What mice can teach us about daydreaming
Plus, social media isn’t all bad…
“Starting from an early age, the world starts to treat attractive individuals differently than unattractive individuals.” –psychologist Vivian Zayas
If you give a mouse a rorschach test...What’s going on in the mind when we daydream? In a recent study from Harvard Medical School, neuroscientists looked at mice to help find an answer. Researchers showed the mice an abstract image, then tracked their neural activity. They also tracked their brain activity while in a “quiet waking state.” The study reported that during this “quiet waking” time, the mice’s neural activity suggested that “the animals are daydreaming about a recent image.” Also, the pattern of activity during their first few daydreams predicted how the brain activity would change over time. Put simply, the brain activity seemed to suggest that daydreaming might help improve learning and memory over time. “The research provides tantalizing, if preliminary, evidence that daydreams can shape the brain’s future response to what it sees,” a press release for the study reported. Researchers also emphasize the importance of allowing downtime for optimal brain function. Check out the images the mice saw here.
#winning. There’s no shortage of research documenting the relationship between mental health and time spent online, particularly among young people. But are older adults prone to the same issues? A new study looked at the effect of internet access on the mental health of U.S. adults aged 50 years and up. “In contrast to the literature that finds harmful effects of the internet among younger populations, my results show that broadband rollout significantly reduces depression symptoms by 5.7% among older adults,” reported study author Vikas Gawai. Perhaps because older adults might not have as many opportunities for social connection as younger adults, the data found that they reap more of the benefits of social connection that comes with internet access.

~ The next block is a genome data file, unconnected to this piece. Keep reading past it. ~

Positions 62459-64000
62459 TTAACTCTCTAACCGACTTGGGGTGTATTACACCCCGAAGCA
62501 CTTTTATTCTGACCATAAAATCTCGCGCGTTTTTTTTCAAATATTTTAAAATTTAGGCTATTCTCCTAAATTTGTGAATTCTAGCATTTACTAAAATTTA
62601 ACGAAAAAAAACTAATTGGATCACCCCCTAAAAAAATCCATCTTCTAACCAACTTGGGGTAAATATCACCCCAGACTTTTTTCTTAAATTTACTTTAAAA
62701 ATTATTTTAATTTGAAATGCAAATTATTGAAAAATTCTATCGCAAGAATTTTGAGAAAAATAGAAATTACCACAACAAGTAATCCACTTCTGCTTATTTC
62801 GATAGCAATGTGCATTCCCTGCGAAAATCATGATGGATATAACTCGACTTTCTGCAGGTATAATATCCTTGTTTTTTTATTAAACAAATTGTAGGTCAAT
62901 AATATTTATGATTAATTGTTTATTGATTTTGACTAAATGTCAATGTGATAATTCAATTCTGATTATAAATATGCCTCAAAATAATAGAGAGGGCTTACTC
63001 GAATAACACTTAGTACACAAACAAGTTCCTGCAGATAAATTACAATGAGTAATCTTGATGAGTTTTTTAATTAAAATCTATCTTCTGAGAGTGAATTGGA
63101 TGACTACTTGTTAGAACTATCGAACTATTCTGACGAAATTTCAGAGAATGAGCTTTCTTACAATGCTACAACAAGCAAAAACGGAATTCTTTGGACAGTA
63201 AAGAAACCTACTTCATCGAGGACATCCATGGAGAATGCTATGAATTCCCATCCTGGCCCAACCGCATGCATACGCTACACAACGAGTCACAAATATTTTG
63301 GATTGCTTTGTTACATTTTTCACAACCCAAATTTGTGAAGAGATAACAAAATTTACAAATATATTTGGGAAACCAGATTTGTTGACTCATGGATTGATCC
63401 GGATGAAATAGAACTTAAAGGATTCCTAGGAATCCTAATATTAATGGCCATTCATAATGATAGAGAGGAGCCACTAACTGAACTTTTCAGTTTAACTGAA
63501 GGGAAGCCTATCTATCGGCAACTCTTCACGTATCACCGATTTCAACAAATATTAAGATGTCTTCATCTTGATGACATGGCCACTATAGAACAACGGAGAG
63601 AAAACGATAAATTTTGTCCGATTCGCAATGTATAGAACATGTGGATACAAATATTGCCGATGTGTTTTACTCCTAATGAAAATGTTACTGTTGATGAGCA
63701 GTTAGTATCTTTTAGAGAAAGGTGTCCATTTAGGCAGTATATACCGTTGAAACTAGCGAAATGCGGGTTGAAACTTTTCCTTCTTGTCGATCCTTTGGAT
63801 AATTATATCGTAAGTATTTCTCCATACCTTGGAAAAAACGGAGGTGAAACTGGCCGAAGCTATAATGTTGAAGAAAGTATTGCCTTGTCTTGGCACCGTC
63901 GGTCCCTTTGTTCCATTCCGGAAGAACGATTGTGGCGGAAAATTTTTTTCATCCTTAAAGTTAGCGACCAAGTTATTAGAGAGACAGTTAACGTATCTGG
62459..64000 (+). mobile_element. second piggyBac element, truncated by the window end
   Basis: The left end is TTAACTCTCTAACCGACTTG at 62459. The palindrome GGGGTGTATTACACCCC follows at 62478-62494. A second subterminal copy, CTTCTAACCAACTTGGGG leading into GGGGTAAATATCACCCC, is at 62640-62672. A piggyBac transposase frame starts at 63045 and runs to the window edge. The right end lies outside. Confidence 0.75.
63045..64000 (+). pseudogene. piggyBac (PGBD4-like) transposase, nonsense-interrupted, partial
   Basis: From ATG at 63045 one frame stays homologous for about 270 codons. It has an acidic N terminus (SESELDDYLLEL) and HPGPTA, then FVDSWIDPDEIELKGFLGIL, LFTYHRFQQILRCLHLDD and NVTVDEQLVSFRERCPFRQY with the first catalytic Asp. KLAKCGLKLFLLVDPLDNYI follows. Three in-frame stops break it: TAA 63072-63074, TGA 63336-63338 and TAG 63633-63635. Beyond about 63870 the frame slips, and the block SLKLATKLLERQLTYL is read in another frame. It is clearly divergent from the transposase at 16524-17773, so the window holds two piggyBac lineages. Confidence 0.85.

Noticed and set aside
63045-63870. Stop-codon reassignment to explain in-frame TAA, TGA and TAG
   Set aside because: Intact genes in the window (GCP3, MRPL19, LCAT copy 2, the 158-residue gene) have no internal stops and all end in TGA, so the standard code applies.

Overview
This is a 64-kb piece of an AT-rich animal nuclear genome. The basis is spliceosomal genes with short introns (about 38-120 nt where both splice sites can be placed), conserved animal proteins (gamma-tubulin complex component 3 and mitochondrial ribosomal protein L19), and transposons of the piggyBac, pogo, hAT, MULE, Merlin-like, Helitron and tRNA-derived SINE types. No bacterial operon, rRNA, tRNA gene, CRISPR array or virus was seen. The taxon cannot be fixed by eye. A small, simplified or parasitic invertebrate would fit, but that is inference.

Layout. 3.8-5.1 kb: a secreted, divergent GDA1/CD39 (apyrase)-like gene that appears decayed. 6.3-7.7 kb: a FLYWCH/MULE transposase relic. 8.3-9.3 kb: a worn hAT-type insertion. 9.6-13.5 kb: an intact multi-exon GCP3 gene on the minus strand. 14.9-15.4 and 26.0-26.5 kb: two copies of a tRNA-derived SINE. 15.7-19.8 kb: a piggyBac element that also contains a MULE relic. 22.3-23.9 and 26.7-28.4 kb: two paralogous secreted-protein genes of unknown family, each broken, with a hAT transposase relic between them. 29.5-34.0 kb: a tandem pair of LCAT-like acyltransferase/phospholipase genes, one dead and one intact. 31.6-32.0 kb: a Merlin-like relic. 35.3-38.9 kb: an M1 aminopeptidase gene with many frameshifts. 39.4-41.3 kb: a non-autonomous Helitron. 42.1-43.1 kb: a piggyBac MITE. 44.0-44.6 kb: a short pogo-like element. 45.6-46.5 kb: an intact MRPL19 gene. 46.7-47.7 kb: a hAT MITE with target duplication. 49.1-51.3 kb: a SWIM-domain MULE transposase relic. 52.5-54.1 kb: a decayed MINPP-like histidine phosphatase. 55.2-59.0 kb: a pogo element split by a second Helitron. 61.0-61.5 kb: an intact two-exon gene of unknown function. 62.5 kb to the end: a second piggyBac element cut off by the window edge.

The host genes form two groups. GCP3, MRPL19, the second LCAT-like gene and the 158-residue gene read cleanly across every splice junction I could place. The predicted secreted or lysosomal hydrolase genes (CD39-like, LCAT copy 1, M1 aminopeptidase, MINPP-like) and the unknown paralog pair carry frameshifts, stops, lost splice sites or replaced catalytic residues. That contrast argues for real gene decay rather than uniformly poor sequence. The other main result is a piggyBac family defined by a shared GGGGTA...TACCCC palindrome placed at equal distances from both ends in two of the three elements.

Sorry not sorry. Why is it so hard to say ‘I’m sorry?’ We explore the mental barriers that keep us from admitting when we’ve done something wrong. Listen to learn more.
ON THE HIDDEN BRAIN PODCAST
The Ugly Side of Beauty: We like to tell kids, “Don’t judge a book by its cover.” But from a very early age, we humans are doing just that — judging others based on how they look. This week, we bring you the second part of our look at the science of beauty and talk with psychologists Vivian Zayas and Stefanie Johnson about how appearances can often lead us astray.
ON THE MY UNSUNG HERO PODCAST
Teresa Hernandez’s Story: This week on My Unsung Hero: As Teresa Hernandez was waiting to have a cesarean section, she started to have a panic attack. Just then, a nurse put her hand on Teresa's head and made her feel she was going to be ok.
Don’t forget to send us the story of your unsung hero! Record a voice memo on your phone and email it to firstname.lastname@example.org.
A man pushes his car to a hotel and tells the owner he’s bankrupt. Why?
WE STAND CORRECTED
*A small correction to last week’s newsletter: We mentioned a study that found specific goals can help with focus. We wrote that, “The researchers found that when people set specific goals, not only did their reaction times increase, they were also more focused on the task.” We meant to say that reaction times decreased.